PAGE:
We took our wet tent west under gloomy German skies to the countryside. Germany is bigger and less densely populated than the United Kingdom, so driving along the massive road network can lead you to very quiet and untouched places of beauty.
A quick word on driving before I continue. Though it is commonly known that the Europeans drive on the right side of the road (right as in side – we know it’s not the correct side!), some issues soon become apparent once using your vehicle. To provide an example, my gearstick has always been on my left. Until Maxine, that is. A couple of times I have instinctively tried to change gear, only to succeed in rolling down the window. Not something you want to do in the rain.
The tempestuous conditions had become more intermittent by the time we reached Brühl, which possessed a lovely residential palace strikingly similar to Schönbrunn in Vienna. It also had another stately home which, particularly in the drab conditions, more closely resembled a haunted house.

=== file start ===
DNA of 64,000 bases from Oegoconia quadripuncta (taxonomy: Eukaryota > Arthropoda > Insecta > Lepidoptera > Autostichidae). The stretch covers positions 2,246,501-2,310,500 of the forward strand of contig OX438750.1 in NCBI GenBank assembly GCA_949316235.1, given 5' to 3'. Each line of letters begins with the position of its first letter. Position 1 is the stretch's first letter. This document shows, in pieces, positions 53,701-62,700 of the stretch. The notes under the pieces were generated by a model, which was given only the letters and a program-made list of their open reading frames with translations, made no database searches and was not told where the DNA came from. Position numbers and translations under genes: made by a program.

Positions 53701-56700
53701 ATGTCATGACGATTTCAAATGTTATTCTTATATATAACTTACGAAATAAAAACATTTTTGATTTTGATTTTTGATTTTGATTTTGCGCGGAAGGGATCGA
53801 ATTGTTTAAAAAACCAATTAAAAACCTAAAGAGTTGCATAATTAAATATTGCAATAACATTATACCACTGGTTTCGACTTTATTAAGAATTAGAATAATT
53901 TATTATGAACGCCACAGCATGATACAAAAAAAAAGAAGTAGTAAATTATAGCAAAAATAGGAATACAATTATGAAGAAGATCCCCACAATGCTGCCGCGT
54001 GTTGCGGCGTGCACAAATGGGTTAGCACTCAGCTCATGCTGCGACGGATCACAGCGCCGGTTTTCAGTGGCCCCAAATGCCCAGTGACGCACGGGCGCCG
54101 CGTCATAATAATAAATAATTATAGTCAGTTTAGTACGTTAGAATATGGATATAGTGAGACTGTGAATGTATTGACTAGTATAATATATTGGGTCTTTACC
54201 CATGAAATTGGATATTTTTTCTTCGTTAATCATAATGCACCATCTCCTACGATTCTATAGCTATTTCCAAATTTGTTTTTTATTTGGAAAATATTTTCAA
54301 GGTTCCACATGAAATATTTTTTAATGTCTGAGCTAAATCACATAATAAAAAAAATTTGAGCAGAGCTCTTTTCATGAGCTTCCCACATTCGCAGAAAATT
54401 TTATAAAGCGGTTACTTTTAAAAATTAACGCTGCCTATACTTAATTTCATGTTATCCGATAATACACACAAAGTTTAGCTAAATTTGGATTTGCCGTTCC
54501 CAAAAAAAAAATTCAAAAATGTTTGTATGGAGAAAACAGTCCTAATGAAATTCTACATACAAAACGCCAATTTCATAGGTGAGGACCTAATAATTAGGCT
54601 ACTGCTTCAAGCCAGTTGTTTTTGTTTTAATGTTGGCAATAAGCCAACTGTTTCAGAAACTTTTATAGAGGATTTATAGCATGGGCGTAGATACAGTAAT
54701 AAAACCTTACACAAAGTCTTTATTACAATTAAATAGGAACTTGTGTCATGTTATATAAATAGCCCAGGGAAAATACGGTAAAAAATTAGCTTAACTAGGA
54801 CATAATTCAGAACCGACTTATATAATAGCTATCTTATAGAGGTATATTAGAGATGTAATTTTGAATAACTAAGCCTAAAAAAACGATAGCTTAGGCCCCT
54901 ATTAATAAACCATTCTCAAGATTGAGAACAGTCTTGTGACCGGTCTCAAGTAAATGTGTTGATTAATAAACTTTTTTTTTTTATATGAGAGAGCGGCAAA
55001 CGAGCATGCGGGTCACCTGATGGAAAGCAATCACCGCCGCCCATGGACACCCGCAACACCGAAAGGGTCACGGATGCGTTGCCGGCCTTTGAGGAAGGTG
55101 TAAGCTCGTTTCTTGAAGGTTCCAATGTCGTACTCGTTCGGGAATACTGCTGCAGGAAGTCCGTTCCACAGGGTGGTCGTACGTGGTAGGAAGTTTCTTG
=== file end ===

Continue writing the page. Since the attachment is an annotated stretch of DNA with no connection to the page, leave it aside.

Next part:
We continued south and west along some smaller roads to the Eifel National Park. As one could expect, it was full of dark green trees soaring from gentle hills, and a lovely sweeping drive. The roads in Germany have been of an excellent quality thus far. The winding curves around the mountains as you drive through the park allow you to pick up significant speed. I felt like I was transported to an alternative career as a host on Top Gear, and that I was dreamily drifting along the German country roads.
Sadly, if you go too far west, these silky smooth asphalt trails lead you out of German borders. We crossed into the pot-holed land of Belgium. Other than staying in a nice campsite reminiscent of a university campus, Belgium was not at all memorable. Though the drab conditions may have played a role in addition to only being there for a couple of hours, Liége was a particular let down, mainly on the grounds that they couldn’t satisfy my craving for waffles.
After popping into Liége and leaving somewhat unfulfilled, we decided to head on to our next destination with haste. This proved to be a wonderful decision, as we headed into a country that proves that biggest doesn’t always mean best, and certainly doesn’t mean richest.
Love you all